page4 top picWaiting on a flight line

NUTT:     Our troupe consisted of eight performers, a musical director/pianist, a stage manager (that was me), a prop man, and most amazingly, a piano tuner who not only tuned but also rebuilt many of the pianos we used. Later, I found out that a number of the military commanders had requested that our troupe perform for them in order to get their pianos tuned!

NUTT:     Our troupe consisted of eight performers, a musical director/pianist, a stage manager (that was me), a prop man, and most amazingly, a piano tuner who not only tuned but also rebuilt many of the pianos we used. Later, I found out that a number of the military commanders had requested that our troupe perform for them in order to get their pianos tuned!

HOLEN:     A number of times during the tour we were called out of the field because of heavy combat, so we would pack up the set and props and fly back to Saigon. The Army would billet us at the Metropole Hotel, a small, run-down place that had been built during the French occupation of Vietnam. The walls were very thick concrete because the Vietnamese were trying to kill as many Frenchmen as they could. Bomb blasts had been com- monplace in Saigon in the previous 100 years: The Vietnamese fought the Chinese, the Japanese, the French, and finally the Americans. (The Vietnamese call our conflict "The American War," which of course they won hands down.)

The Metropole's lobby was made into a military dayroom. It had about five pool tables, leather-covered sofas, and a small bar. Black Label, the only American-made beer in Vietnam, could be purchased for 25 cents a can. The tin was so thick that a "church key" can opener was needed to open it. The lobby had been moved to a side street that had sandbags stacked at the entrance, with a Vietnamese ARVN (Army of the Republic of Vietnam) troop standing guard. He generally was sleeping or eating some Vietnamese food.

One time while we were billeted at the Metropole, we were all in one room on the second floor when we heard a big explosion go off right beneath us. I rushed to the window and was immediately grabbed by someone who pulled me to the floor. I said, "What the fuck did you do that for?" "Snipers, you idiot," was the response. The VC would often set off explosions just to see if they could flush out targets after the sapper charge went off. As it turned out, the bomb had taken out the entire dayroom, including the five or six GIs playing pool at the time of the explosion. I never went back into it.

NUTT:     We got around Vietnam primarily by flying in C130 or C123 air transports, CH47 Chinook helicopters (also called “shithooks”), Huey helicopters, and occasionally large troop- transport trucks. One particularly vivid incident I recall was when a CH47 Chinook crewmember decided to use our large box of costumes and props as a landing marker. As it hit the ground, the box popped open and the contents started to fly out. I jumped out and threw myself on top of the box to protect it, and the helicopter landed about two feet from my head.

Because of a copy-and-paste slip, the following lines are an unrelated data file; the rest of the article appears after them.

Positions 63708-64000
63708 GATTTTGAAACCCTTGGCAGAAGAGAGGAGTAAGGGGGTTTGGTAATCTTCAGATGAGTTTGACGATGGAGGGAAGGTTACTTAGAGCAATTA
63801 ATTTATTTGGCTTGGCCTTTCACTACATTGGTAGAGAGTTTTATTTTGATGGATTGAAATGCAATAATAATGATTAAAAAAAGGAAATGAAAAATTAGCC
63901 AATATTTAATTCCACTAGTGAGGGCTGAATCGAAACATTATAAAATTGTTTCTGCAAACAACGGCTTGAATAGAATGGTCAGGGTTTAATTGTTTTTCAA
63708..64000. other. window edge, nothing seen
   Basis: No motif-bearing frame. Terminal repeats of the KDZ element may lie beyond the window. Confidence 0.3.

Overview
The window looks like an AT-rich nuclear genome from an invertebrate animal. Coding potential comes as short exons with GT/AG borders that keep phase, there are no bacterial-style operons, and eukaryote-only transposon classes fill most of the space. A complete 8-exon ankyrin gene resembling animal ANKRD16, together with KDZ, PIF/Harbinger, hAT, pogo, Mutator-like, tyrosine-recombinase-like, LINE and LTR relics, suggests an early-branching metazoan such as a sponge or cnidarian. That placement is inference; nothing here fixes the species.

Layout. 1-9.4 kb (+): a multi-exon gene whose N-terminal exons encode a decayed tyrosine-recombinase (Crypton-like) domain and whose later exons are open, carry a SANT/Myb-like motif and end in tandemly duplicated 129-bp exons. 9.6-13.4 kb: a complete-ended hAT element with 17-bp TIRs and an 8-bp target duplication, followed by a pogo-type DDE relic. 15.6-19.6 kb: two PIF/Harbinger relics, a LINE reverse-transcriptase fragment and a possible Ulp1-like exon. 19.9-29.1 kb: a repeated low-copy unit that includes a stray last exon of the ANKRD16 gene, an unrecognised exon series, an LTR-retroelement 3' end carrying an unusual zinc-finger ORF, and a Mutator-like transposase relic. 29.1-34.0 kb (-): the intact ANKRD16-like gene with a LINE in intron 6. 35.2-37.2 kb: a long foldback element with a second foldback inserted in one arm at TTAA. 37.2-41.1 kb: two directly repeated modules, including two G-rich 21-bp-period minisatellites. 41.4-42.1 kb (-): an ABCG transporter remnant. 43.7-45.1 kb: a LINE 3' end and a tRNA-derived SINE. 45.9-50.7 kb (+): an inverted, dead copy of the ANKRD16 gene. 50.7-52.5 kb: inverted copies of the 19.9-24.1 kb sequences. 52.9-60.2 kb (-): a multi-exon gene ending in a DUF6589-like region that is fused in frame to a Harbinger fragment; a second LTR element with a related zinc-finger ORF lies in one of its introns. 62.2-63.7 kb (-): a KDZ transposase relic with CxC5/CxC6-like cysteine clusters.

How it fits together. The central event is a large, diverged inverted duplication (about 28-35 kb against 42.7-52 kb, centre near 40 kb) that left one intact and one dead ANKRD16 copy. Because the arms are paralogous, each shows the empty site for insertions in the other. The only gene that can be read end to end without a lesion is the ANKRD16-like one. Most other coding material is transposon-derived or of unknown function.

page4 bottom picFlying in a C123 to another performance.HOLEN:     Vietnam was carved up into military zones. 4 Corps was in the South, and 1 Corps was up near the DMZ on the northern
 
border of Vietnam. We often had to fly from one location to the other because there were no roads between bases. We would wind up stuck for hours on some remote flight line, waiting for a cargo plane to pick us up to fly to another performance.
Sometimes we would fly in choppers, and often I would look down into the jungle and see little green tracer rounds coming up at us. The chopper door gunners would just laugh at them, like they were bumblebees.  We didn’t think it was so funny. We knew we were being watched from the tree lines wherever we landed. Even in Saigon, I would see people following us as we walked around the city. There were rumors that any VC or NVA soldier who killed an entertainer would get a $1,500  bounty. I don’t know if that was true or not, but it was a little unnerving.

NUTT:     The places we performed tended to be unusual. In one location, we set up the stage in a boxing ring. Everything was going well until the electric piano our musician was using started to receive radio communications from B-52 pilots flying overhead. The musician turned off the power to the piano and the performers sang a cappella after that. Another time, we set up in a large movie theater and several hundred mud-covered marines walked in carrying weapons. As soon as the music started, almost all of them rushed out in a kind of stampede— apparently, they had expected a movie. A few soldiers re- mained, though—they moved up to the front and watched the whole show.